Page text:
“The choice of whether or not to use coolant depends on several factors, including the cost of coolant maintenance and potential environmental issues,” he said. “But we always recommend it, because the heat generated during cutting promotes chemical wear on the tools. A major exception is machining of gray cast irons, where the heat generated during cutting is useful.” Synthetic fluids at relatively low concentrations work best, he added.
Courtesy of Seco Tools
Carbide, such as this Seco Duratomic insert, and cermet cutting tools can be successfully applied to relatively soft P/M steels and other alloys with small differences between apparent and particle hardness.
Coated or not, used wet or dry, PCBN tools allow machining of P/M steels at significantly faster surface speeds than carbide and cermet tools. “A ‘typical’ P/M steel component can be machined at about 2,000 sfm with CBN,” Graham said.
In contrast, speeds for carbide and cermet tools range from 400 to 800 sfm, according to Evans. In addition, feed rates depend on surface finish requirements, and average DOC is 0.007 " per side.
As suppliers develop new materials and processing techniques, P/M steels will likely continue their expansion into a wider variety of automotive powertrain applications. The good news is cutting tool manufacturers are on top of the trend with tool materials and processes that allow shops to maximize productivity in even the toughest machining tasks. CTE
Learn more about machining P/M
For more information on P/M parts, view a Video Report on www.ctemag.com (on the home page and also accessible through the “Reports” menu). The report includes a PowerPoint presentation on tools and techniques for machining P/M.
About the Author: Jim Destefani, a senior editor of Cutting Tool Engineering and MICROmanufacturing magazines, has written extensively about various manufacturing technologies. Contact him at (734) 528-9717 or by e-mail at firstname.lastname@example.org.
Courtesy of Kennametal
Kennametal’s Quattro Cut valve-seat machining system uses three identical square inserts that can be indexed a total of 12 times (four edges per insert in each of three pockets on the tool body).
Valve seat solution
When you consider that even small four-cylinder automotive engines can have four valves per cylinder, it should come as no surprise that finishing intake and exhaust valve seats is one of the most common P/M machining applications.
According to Kennametal’s Gabriel Dontu, it’s also one of the most expensive machining processes in a typical engine. “Dimensional tolerances are tight—a few microns on diameter,” he said. “Surface finish requirements are also very strict, but most important is the angle where the valve touches. Angle tolerance on that feature is ±15 minutes.”
Kennametal’s Quattro Cut, a dedicated valve-seat machining system, simplifies setups and reduces tooling inventories, according to Dontu. Developed in Europe, the system uses three identical square PCBN inserts that clamp into serrated pockets on the tool body. The tool requires only length setting, and the setup enables angular tolerances to be controlled to ±10 minutes of the included angle.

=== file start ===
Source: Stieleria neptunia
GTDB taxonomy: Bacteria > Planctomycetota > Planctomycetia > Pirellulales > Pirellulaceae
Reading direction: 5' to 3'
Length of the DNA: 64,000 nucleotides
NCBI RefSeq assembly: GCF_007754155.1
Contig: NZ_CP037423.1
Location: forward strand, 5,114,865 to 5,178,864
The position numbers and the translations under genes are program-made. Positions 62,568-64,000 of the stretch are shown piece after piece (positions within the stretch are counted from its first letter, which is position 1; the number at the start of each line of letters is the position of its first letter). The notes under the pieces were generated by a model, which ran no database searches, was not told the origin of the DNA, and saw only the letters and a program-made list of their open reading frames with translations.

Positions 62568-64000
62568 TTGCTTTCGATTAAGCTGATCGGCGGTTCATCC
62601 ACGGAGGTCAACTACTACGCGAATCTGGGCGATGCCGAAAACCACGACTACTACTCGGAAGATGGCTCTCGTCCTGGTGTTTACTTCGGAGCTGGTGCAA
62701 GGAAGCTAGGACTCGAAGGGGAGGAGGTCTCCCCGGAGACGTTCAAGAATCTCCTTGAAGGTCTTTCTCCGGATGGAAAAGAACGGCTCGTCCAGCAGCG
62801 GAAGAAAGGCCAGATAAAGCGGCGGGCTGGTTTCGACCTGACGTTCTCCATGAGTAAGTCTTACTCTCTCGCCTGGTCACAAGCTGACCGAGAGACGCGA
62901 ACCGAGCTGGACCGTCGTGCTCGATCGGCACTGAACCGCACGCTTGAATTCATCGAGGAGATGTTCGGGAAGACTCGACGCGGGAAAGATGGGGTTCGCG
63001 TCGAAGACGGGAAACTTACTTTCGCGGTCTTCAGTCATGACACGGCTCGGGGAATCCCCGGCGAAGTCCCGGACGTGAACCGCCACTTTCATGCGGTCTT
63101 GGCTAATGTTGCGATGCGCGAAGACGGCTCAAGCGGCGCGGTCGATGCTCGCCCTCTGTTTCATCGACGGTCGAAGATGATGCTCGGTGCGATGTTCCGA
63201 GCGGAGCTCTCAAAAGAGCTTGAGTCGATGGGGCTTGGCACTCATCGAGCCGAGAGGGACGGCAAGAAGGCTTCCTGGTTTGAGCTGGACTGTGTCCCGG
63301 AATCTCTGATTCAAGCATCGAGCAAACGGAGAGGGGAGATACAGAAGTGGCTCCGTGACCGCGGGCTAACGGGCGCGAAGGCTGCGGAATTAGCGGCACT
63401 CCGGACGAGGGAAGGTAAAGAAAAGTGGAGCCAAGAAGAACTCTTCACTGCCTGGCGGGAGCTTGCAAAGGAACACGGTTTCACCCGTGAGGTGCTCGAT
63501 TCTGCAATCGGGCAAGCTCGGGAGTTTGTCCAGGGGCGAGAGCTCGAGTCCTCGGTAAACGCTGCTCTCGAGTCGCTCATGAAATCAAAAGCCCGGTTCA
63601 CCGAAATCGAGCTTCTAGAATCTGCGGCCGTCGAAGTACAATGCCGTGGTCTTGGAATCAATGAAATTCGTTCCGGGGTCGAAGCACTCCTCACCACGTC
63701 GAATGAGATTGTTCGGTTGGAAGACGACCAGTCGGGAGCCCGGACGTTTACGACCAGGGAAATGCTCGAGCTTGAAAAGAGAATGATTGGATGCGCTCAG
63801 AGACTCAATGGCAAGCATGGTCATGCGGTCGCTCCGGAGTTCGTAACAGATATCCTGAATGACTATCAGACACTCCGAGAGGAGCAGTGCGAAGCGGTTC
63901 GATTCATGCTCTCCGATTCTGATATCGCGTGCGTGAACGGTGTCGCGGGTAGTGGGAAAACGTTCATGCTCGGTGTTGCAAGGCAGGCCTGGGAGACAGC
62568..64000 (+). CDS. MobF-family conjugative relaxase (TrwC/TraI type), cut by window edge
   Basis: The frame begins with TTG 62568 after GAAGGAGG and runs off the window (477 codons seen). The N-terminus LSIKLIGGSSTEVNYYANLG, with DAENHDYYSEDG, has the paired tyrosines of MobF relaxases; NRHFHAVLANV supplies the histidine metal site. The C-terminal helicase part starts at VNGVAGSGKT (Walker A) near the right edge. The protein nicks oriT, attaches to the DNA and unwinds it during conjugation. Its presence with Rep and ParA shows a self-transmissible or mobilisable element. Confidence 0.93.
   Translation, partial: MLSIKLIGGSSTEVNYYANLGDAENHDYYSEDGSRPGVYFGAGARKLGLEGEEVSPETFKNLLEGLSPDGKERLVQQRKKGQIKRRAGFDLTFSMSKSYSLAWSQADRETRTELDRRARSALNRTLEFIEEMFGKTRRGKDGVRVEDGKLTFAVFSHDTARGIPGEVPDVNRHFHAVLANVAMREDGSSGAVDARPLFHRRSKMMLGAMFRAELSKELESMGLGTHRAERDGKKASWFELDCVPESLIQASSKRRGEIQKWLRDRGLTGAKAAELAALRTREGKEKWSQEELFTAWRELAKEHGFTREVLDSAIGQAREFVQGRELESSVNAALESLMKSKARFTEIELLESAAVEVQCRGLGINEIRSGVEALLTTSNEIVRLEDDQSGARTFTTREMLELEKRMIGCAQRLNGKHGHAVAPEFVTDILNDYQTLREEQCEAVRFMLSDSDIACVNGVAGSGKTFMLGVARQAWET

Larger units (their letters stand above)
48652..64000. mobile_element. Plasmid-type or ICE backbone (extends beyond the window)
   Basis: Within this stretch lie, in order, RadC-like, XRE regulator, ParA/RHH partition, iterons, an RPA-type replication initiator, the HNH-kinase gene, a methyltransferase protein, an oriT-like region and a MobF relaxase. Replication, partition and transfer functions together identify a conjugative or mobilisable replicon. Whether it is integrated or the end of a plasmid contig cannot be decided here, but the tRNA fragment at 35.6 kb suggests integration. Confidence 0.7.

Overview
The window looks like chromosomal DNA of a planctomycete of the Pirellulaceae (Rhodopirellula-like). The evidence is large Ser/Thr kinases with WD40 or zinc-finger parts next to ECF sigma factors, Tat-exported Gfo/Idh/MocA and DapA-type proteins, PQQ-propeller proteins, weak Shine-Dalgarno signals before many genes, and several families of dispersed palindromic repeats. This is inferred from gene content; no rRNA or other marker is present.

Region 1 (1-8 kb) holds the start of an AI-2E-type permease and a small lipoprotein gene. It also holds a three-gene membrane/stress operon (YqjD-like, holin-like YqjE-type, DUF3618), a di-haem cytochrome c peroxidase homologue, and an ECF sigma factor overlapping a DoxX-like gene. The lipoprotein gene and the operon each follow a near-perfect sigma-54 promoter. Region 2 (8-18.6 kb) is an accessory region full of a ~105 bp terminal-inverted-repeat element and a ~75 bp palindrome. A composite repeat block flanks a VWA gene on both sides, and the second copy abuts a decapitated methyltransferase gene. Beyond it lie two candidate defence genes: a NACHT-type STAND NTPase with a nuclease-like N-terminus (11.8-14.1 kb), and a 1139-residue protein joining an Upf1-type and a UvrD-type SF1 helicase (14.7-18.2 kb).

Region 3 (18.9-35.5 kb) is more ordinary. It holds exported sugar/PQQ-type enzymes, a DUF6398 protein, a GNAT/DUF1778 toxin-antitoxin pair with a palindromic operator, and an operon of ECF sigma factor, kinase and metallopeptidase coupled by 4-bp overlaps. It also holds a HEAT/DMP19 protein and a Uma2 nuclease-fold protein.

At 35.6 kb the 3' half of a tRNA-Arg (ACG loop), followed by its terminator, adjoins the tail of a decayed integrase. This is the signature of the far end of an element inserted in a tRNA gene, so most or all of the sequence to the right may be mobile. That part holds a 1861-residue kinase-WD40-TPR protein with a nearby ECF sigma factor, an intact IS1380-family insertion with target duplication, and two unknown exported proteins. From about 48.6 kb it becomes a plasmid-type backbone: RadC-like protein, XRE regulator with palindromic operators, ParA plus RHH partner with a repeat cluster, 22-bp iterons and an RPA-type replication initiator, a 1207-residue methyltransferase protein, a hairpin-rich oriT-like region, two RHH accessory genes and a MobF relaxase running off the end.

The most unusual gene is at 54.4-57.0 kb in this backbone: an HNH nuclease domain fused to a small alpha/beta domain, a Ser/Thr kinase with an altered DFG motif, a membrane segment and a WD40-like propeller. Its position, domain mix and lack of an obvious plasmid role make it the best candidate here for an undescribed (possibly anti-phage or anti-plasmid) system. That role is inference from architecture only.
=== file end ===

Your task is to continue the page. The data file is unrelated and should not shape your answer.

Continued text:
Quattro Cut allows shops to use the four edges of each insert, then move the inserts to a different pocket. Because inserts in each pocket wear in different locations, shops can get 12 uses (four edges in each of the three pockets on the tool body) before changing inserts.
Making sense of P/M materials
The myriad ferrous powder metallurgy materials and processing options available can make cutting tool selection a challenge. Further complicating matters is the veil of secrecy that many P/M suppliers maintain over the exact composition and processing of their near-net components.
Helping to clarify the situation is a publication from the Metal Powder Industries Federation. “Materials Standards for P/F [powder forged] Steel Parts” explains standard material code designations and defines specific materials according to chemistry and minimum density. The 24-page document uses four-digit material code designations based on AISI-SAE nomenclature for wrought steels and includes property data for P/M carbon steels, copper-infiltrated steels, low-alloy materials and alloy steels. Mechanical property values listed include ultimate tensile strength, yield strength, elongation, reduction of area, Rockwell hardness, impact strength, compressive yield strength and mean fatigue limit. It also provides hardenability and other data.
If the material to be machined is not a MPIF standard composition or heat-treat condition, cutting tool suppliers use various methods to determine appropriate tool grades and machining parameters. According to Doug Evans, Sandvik Coromant uses a brief questionnaire with the following queries:
1. What is the metallurgical alloy?
2. Does the part follow a P/M standard, such as MPIF?
3. What is the microhardness (particle hardness and apparent hardness)?
4. What is the density? (In general, the closer to theoretical density—that is, the density of a wrought part—a part is, the easier it is to machine).
5. How is the part produced? For example, components can be pressed, presintered, repressed and final sintered.
6. Is the part hardened?
7. Is the part impregnated?
Armed with answers to these questions, Sandvik Coromant can make judgments as to which of its grades are best suited for machining specific P/M materials.
Metal Powder Industries Federation
Sandvik Coromant Co.
Seco Tools Inc.